Using a 12.9″ iPad Pro for Tabletop Roleplaying

Ever since the iPad was first announced in the distant mists of time (2010), I’ve wanted an iPad with a screen large enough to easy read and annotate PDFs. In the intervening years the need has only grown, as I’ve shifted the majority of my RPG purchases from print to PDF. So when the 12.9″ iPad Pro was announced, I was eager to get one. It took a few months, but eventually I was able to make the purchase.

I’ve been using my new 12.9” iPad Pro as a tabletop roleplaying tool for several weeks now, both as a player and as a gamemaster. Note that I’m already fully bought into the Apple ecosystem, and this isn’t a comparison of the iPad against other available tablets or an overall review of the iPad Pro. I’m merely outlining how I use it at the table. The model I’m using is the 256Gb WiFi-only with Smart Keyboard and Apple Pencil.

So far I’ve been using the iPad pro to access rules, take GM prep notes, take in-game session notes, and augment game play with visuals.

PDF Rulebooks

For the last several years, I’ve purchased most of my game books as PDFs. While laptops are fine for PDF viewing, they’re not really optimized for it. The landscape orientation of the screen conflicts with the portrait orientation of most rulebooks, and the laptop itself takes up vertical as well as horizontal space at the table.

The 12.9” iPad Pro provides a wholly different feel. PDFs fit the screen much better, and the ability to interact with a PDF directly makes it feel more like a printed book. After trying several PDF viewers, I’ve settled on PDF Expert.

It pulls directly from iCloud and Dropbox and provides a host of nifty features in a clean interface. Most importantly, it is fast. Pages render immediately, following links within a PDF produces no discernible lag, and searches are instantaneous. Toggling from one PDF to another is dead simple, and doesn’t create lag. The highlighting and annotation tools are particularly handy.

PDF Expert loads PDFs very quickly on the iPad Pro.  PDF Expert provides a variety of annotation and customization features.

Currently I’m using a paper character sheet, primarily because the character sheets for the Conan game we’re playing are in flux. Once they get finalized, I’ll start using PDF Expert for my character sheets. I have noticed that on occasion when I have multiple PDFs loaded in PDF Expert, it will crash. Recovery from a crash is swift, however, and PDF Expert on the iPad Pro delivers a much better overall experience than using Preview on my 2015 MacBook Pro.

Player and GM Notes

As a player I like to take extensive session notes, and as a GM I need to produce both prep notes and session notes. I’m something of a writing app junkie, but after much experimentation I’m really enjoying Bear. It employs a clean, bare-bones interface with a pleasing aesthetic, exports in a variety of formats, and uses a clever tagging system for creating document hierarchies.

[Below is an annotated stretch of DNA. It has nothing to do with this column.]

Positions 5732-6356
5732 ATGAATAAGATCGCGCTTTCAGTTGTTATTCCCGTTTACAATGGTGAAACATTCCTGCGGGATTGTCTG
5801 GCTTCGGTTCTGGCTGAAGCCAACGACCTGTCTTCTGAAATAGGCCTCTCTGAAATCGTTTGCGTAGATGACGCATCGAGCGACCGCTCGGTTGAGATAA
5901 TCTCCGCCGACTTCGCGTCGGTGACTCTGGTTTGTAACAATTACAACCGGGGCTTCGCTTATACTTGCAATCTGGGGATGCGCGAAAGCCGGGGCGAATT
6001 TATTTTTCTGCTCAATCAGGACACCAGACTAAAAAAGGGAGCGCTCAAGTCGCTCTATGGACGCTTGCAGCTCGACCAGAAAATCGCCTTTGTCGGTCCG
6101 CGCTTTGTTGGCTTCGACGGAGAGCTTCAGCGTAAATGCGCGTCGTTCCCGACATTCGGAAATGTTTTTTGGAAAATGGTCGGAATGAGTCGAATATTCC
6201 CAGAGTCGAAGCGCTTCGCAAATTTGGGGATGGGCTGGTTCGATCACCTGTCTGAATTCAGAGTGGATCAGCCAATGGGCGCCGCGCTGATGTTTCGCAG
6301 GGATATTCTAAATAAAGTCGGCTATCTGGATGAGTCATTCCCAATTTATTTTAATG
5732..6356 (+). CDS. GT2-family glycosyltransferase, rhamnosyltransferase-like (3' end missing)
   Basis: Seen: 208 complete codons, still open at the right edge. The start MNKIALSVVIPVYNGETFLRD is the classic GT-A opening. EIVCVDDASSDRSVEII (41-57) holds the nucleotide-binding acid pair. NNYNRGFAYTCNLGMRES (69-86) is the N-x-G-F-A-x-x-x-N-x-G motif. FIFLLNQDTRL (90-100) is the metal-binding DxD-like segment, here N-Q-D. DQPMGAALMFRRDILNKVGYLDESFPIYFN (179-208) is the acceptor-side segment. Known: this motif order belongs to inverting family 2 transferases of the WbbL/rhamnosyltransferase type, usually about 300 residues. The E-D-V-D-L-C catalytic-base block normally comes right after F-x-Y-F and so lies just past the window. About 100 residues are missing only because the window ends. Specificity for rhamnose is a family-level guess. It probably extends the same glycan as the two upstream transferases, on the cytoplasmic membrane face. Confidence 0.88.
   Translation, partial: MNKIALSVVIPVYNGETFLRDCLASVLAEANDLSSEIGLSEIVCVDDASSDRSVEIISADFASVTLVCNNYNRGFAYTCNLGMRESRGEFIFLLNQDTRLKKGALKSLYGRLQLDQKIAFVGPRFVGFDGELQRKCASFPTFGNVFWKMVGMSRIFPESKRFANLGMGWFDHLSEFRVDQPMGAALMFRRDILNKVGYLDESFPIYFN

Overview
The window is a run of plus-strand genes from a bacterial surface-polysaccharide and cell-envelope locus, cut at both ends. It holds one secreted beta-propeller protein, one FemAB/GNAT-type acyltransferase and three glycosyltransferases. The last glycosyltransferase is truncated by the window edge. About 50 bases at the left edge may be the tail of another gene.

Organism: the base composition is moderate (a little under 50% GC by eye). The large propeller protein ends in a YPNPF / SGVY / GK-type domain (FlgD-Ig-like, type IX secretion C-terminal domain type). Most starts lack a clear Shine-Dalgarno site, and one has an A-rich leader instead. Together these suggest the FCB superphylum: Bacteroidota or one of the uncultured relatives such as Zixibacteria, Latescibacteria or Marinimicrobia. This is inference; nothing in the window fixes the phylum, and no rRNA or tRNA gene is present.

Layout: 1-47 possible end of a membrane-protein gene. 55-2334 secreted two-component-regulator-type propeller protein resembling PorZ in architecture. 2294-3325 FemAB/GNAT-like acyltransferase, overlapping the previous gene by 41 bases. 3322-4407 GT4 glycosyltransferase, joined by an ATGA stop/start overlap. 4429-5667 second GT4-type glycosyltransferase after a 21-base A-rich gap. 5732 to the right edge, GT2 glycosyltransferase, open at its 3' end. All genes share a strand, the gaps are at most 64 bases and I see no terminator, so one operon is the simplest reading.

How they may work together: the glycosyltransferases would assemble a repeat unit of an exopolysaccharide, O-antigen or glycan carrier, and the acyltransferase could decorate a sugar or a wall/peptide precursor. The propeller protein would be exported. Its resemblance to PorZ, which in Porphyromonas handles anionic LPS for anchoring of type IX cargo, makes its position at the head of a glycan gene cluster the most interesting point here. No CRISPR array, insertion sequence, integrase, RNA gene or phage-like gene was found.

I really like how iOS allows me to keep PDF Expert open at full screen and slide Bear out to take notes. Because Bear reflows text automatically, I can keep it tacked to the right side of the screen without having to open it out all the way. This makes shifting between rulebook and notes extremely fluid.

Bear uses a clean, elegant interface.  Bear and PDF Expert work well together.

Smart Keyboard

Generally I use the Smart Keyboard when I’m GMing, primarily because as a GM I’m constantly making notes and searching within the rulebooks and my notes. Keeping the screen vertical also helps me avoid accidentally revealing GM-only information. When I’m a player, I don’t use it, primarily so I’m not adding a vertical barrier at the table, and because I’m doing less typing as a player and more flipping through the rulebook.

Visuals

Our group doesn’t use miniatures, and we rarely even draw things out on a battlemat. However, there are times when clarifying what’s going on in a scene really helps. Paper by 53 is my go-to for drawing. With the Apple Pencil, I can quickly sketch out a top-down view of the action. It really is faster than using dry erase marker, because erasing a mistake (a frequent task for me) just takes a tap of the finger.

I’ve started creating annotated maps in Paper as well. I spend 40+ hours a week at a keyboard, and using the Apple Pencil to draw and write notes feels really liberating. While I could do this prep with real pencil and paper, I get better end results using the iPad Pro, the output is more flexible because it’s already digital, and I don’t have to haul out the physical materials.

Paper by 53 is excellent for quick visuals.  Paper by 53 provides enough tools for in-depth maps and notes.

The clarity of the iPad Pro’s screen is amazing. Showing the players a visual prop with the iPad Pro is a lot less messy than giving them printouts, and easier and more hands-on than turning a laptop to show them the screen. As with PDFs, it handles images in landscape and portrait orientation.

iPad Pro Performance

The iPad Pro’s battery life is more than sufficient for a long night of gaming, and the overall performance is excellent. The iPad Pro easily handles streaming audio to a Bluetooth speaker while churning through huge PDF files and keeping notes at the ready.

More to Come

I’ve only just begun to tap the iPad Pro’s potential as a tabletop RPG tool. In particular I have yet to explore the wide variety of iPad apps designed specifically for tabletop roleplaying. There’s something about the tactility of the iPad Pro that really works well at the table, and I’m looking forward to seeing how I can get even more out of it.

2 comments

    • Unpossible Labs says:

      Thanks for the note, Ben. Any thoughts you have after using the Pro for a while would be most welcome!

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